Describing it as “the single most important step America has ever taken in the fight against climate change,” President Obama on Monday unveiled a series of measures curbing carbon emissions from power plants. The Clean Power Plan is designed to expedite the retirement of the nation’s coal-fired power plants and has been described as equivalent to taking 70 percent of American cars off the road.

As meteorologist Eric Holthaus writes for Slate, although the president’s statement may be true, “It’s not saying a whole heck of a lot.”

He continues:

As I wrote last year when the rule was initially announced, many states are already well on their way to achieving the required reductions, thanks in part to a recent boom in cheap natural gas and the Obama administration’s choice of 2005 as the basis year for cuts, which was close to America’s all-time peak in carbon emissions. Obama’s plan is significant, but it’s not bold.

A previous version of the targets, announced last year, would have required states to begin implementing changes to their power-producing mix in 2020. The final rule, to be announced Monday, gives states and utilities an extra two years, until 2022. The targets will vary by state, depending on their current energy mix, and states will have flexible ways of achieving emissions reductions, including an option to join an interstate cap-and-trade scheme.

All this will be a heavy lift for some coal-intensive states, like Wyoming, but it’s being heralded as largely “business as usual” for some states, like Minnesota, that have already made significant efforts to shift their energy mix.

According to the New York Times and the independent Climate Action Tracker website—which helps keep world leaders honest in the run-up to this year’s possibly pivotal international climate negotiations in Paris—the new rule puts America on a middling emissions-reduction pathway, at best.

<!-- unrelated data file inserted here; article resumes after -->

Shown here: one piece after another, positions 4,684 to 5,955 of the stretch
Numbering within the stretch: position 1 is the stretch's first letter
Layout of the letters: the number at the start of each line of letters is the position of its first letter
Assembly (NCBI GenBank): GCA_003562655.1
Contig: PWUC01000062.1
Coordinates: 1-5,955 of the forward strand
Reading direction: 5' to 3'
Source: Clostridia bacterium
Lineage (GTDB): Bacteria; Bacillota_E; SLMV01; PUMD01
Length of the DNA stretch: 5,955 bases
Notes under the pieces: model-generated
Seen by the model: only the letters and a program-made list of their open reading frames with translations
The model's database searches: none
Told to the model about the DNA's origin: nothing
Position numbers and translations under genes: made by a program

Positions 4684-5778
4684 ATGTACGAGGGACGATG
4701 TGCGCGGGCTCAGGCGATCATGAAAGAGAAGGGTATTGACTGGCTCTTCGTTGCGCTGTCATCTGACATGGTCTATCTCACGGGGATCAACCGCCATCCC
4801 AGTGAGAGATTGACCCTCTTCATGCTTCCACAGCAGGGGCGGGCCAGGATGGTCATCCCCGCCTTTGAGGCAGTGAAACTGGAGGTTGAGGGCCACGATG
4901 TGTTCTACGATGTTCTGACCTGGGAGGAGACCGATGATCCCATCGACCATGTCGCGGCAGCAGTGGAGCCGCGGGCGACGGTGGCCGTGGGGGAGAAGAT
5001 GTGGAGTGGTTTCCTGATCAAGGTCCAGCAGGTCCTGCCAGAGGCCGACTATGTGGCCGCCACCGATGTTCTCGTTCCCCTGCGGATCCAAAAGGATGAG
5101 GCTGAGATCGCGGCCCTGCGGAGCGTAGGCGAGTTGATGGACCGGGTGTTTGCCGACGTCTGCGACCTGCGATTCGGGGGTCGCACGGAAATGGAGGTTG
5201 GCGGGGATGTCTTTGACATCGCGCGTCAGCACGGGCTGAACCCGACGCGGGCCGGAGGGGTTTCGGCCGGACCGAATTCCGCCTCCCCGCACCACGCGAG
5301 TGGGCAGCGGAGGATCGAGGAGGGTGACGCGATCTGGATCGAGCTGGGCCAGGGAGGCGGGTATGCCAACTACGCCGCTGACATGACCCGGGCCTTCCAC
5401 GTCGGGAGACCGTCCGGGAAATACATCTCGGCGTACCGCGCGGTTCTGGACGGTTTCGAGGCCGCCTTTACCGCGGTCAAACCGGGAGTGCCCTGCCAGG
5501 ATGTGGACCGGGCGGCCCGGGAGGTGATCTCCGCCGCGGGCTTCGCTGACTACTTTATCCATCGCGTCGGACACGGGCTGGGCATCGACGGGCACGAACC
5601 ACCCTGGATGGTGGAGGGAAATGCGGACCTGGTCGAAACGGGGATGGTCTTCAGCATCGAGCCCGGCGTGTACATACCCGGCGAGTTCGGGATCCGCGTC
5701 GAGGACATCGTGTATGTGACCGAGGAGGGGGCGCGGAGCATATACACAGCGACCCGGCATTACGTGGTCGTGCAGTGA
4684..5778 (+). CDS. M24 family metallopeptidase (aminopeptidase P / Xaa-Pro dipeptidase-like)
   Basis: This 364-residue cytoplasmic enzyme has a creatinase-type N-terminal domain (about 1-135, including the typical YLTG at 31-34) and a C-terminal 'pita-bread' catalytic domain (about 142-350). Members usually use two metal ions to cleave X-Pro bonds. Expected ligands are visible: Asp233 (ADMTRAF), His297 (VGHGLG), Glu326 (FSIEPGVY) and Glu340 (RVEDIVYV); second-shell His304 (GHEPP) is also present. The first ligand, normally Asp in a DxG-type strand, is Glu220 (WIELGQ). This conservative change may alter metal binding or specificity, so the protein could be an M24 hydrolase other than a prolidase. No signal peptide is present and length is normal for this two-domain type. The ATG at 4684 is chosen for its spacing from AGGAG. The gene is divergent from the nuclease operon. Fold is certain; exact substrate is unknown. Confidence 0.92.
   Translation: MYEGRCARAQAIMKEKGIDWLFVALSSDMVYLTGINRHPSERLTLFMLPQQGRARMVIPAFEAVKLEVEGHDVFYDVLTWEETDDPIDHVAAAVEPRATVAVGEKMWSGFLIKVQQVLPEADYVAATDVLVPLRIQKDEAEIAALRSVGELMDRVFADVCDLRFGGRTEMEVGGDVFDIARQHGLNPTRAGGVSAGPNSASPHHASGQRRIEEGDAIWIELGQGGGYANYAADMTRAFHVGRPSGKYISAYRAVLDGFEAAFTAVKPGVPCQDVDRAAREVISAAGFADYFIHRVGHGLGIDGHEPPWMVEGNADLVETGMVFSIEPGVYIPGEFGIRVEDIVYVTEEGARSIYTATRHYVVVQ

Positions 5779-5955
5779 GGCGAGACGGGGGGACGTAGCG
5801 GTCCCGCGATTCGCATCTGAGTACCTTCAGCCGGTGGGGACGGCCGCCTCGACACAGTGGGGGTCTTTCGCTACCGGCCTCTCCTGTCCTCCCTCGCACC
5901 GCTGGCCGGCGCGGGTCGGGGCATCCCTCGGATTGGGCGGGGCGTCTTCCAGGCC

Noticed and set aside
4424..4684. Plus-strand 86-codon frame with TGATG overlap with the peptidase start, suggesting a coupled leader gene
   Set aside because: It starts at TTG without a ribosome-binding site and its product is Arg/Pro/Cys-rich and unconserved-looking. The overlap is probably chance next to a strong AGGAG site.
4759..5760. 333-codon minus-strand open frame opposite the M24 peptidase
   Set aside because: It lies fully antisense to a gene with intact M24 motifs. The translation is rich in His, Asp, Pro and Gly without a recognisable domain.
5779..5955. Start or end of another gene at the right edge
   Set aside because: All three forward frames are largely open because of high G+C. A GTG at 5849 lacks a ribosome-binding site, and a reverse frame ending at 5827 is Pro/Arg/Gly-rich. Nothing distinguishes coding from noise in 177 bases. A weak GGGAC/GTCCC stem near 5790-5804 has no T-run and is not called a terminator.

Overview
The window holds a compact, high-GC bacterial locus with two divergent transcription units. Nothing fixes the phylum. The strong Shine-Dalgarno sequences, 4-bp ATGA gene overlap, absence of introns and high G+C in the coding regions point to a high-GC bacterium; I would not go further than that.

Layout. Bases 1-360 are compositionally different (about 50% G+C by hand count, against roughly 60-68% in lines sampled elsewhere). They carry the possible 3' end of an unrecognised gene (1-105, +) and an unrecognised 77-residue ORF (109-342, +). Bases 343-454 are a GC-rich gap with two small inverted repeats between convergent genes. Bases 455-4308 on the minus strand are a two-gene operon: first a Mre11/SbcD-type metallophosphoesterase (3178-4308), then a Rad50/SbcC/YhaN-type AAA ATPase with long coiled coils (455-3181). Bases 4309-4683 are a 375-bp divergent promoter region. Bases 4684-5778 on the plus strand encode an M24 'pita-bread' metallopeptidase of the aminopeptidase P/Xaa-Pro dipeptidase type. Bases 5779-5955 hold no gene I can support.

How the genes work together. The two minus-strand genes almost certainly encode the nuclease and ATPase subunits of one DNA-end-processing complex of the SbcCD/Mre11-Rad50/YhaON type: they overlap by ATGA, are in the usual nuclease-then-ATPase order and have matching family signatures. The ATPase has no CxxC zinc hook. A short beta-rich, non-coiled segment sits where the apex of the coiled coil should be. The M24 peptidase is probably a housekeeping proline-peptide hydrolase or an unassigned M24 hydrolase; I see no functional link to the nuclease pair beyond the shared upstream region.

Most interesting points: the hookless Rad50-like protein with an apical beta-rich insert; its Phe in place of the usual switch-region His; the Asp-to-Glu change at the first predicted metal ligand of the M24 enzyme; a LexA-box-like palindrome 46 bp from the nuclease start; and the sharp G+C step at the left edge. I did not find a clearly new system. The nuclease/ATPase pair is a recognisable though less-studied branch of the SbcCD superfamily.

Vox’s Brad Plumer has calculated that the president’s rule would shave just 6 percent from U.S. carbon emissions by 2030. Climate science and international equity demand the U.S. cut emissions 80 percent by then. We’re nowhere near that pace.

Don’t get me wrong; the Clean Power Plan, if fully enacted as it is, would definitely help reduce our carbon emissions. But to imply that Monday’s nudge toward cleaner electricity will bring about a bold new era in American climate leadership is disingenuous. Growing economic headwinds in the fossil fuel sector—particularly in the coal and oil industries—may bring about radical change much sooner than Obama’s Clean Power Plan. If Obama really wants to make a lasting impact on global warming, he can work across the aisle or across the Pacific in Beijing, to work toward implementing a meaningful, economy-wide carbon tax as quickly as possible. Just because such a breakthrough feels impossible doesn’t mean it isn’t necessary.

Read the article in full here.

–Posted by Roisin Davis

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